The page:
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22 – 24, 2023

Pre-Conference Workshop M2

Thinking Bigger and Broader: Specifying a Curriculum Design Competency for L&D Professionals

Date Wednesday, Nov 23  Time   –    Room Tiergarten I/II/III   Price: 90.00 €   Status: places available

OEB speaker Saul Carliner

Saul Carliner

Professor, Concordia University, Canada

How does designing a collection of instructional programmes (a curriculum) differ from designing an individual one? Which competencies do Learning and Development professionals need to design curricula? How do these competencies differ from those needed to design individual programmes?

In this pre-conference workshop, participants experientially explore the answers to these questions. Specifically, participants engage in a process of working through these issues and, in the process, explore the distinctions between curriculum and programme design, while exploring such concepts as learning architecture, learning experience design, information architecture, information design, media selection, format selection, and strategic thinking.

Use the knowledge gained and competencies identified in this workshop to devise approaches to curriculum and programme design within your own organisations!


This workshop emerges from a project to revise the Competencies for Learning and Development Professionals, the official competency model of the Institute for Performance and Learning (formerly Canadian Society for Training and Development) and the basis for the certification program offered by the organisation.

This competency model is intended as a single, general characterisation of the work of the profession of workplace learning. The most recent update to these Competencies (a process overseen by the workshop facilitator) saw a split of the competency area Designing Learning into two: Designing Curricula and Designing Learning Experiences, as well as the addition of a new competency area, Partnering with Clients. 

Among the specific issues that arose when considering the competency area for designing curricula, we included not only the obvious ones of distinguishing  curriculum and programme design and issues of learning architecture and learning experience design, but also related competencies like information architecture, information design, media selection, format selection, and strategic thinking; the overlap between instructional and informational projects; the differing complexity of curriculum and program design and related career implications.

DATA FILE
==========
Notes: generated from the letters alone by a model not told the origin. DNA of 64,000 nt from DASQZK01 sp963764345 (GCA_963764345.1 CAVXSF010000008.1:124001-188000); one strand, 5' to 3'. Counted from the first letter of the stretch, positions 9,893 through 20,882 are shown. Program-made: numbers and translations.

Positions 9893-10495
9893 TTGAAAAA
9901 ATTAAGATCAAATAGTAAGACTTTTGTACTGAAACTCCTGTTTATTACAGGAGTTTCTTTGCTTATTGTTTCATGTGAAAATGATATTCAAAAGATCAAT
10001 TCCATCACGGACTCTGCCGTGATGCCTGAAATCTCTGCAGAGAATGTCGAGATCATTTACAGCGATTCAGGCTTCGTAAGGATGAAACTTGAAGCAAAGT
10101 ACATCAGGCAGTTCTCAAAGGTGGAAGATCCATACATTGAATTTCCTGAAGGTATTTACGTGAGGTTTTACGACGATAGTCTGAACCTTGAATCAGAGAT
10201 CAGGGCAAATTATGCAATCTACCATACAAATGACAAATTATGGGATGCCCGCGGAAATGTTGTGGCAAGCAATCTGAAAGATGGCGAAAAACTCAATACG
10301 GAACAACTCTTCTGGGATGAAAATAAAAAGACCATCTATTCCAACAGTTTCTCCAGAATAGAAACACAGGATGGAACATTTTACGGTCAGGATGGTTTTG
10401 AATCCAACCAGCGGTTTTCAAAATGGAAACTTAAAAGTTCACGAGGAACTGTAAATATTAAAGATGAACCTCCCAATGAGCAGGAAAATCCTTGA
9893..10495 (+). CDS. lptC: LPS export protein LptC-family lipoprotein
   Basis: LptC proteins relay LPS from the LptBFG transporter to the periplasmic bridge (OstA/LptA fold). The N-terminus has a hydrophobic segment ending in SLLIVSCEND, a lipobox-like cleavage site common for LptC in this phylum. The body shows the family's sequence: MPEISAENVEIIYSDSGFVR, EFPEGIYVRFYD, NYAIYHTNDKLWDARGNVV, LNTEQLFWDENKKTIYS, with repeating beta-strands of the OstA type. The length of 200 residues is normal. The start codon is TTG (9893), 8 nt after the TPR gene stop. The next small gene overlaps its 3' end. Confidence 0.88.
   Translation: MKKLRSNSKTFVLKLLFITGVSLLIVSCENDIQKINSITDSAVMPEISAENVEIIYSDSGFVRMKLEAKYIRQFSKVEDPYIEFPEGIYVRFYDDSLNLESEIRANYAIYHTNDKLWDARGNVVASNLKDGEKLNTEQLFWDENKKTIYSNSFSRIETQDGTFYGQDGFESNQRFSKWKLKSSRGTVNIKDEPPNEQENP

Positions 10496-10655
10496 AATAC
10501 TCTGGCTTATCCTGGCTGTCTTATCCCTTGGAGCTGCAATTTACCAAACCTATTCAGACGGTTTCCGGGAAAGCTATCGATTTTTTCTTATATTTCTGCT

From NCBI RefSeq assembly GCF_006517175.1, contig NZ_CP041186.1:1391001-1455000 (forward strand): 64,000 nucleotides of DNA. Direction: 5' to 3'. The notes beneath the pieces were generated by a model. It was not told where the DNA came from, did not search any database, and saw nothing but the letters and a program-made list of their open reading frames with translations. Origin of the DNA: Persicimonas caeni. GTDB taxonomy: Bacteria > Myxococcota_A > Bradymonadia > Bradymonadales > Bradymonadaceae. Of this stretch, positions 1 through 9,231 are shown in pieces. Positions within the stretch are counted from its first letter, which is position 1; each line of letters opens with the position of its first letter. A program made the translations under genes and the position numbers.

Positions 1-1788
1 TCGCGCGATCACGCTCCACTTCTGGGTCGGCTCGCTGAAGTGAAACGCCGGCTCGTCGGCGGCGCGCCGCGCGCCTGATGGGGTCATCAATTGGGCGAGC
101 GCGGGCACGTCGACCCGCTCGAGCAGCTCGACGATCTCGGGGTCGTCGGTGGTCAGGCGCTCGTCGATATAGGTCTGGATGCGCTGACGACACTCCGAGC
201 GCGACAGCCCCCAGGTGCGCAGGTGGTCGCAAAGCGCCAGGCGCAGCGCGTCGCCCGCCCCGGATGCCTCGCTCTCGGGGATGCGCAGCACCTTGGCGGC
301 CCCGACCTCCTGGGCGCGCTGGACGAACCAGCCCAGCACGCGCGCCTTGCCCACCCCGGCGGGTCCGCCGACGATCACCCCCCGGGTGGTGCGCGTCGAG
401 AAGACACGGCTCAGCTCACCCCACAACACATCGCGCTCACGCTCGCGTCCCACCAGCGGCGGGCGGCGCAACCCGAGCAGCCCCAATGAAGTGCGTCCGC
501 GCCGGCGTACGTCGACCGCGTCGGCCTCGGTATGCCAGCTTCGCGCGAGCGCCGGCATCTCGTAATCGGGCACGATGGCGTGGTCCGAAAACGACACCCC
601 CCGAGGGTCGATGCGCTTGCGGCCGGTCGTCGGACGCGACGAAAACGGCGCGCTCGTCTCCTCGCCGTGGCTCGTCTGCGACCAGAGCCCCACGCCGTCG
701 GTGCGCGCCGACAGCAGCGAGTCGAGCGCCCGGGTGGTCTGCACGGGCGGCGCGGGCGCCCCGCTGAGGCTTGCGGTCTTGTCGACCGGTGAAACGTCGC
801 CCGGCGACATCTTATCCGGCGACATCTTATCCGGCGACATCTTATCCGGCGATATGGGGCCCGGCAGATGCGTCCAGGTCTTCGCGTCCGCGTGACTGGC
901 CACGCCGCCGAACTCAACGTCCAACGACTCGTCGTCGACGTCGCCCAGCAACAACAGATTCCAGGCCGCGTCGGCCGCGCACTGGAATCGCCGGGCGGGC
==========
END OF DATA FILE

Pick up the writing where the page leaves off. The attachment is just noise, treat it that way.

Participant Benefits:

Rooted in the issues and debates that arose when devising the Designing Curricula competency as a basis, this workshop provides participants with an opportunity to define this competency themselves, distinguish it from designing individual programmes, and consider how they might integrate this competency into their own organisations. 

Key take-aways:

  • Describe the competencies needed to design curricula or collections of instructional programmes.
  • Distinguish the design of curricula from the design of individual learning experiences.
  • Suggest the implications of the division to jobs and career progressions in the field.


  • 10:00-10:45 Interactive activities to clarify the designing curricula competency
  • 10:45-11:45 Discussion of key issues and presentation of evidence from the literature regarding curriculum design in several contexts, including the Designing Curricula competency of the Institute for Performance and Learning
  • 11:45-12:15 Coffee Break
  • 12:15-13:00 Inviting participants to consider how they might integrate this material into their own organisations, including job descriptions, design and development procedures, and career paths for learning professionals.


  • Specialists in credentialing and competency modelling.
  • Instructional designers and developers, learning architects and lead designers, and their managers.
  • This session is likely to be of interest to people in all sectors of education that hire instructional designers.  

Level: intermediate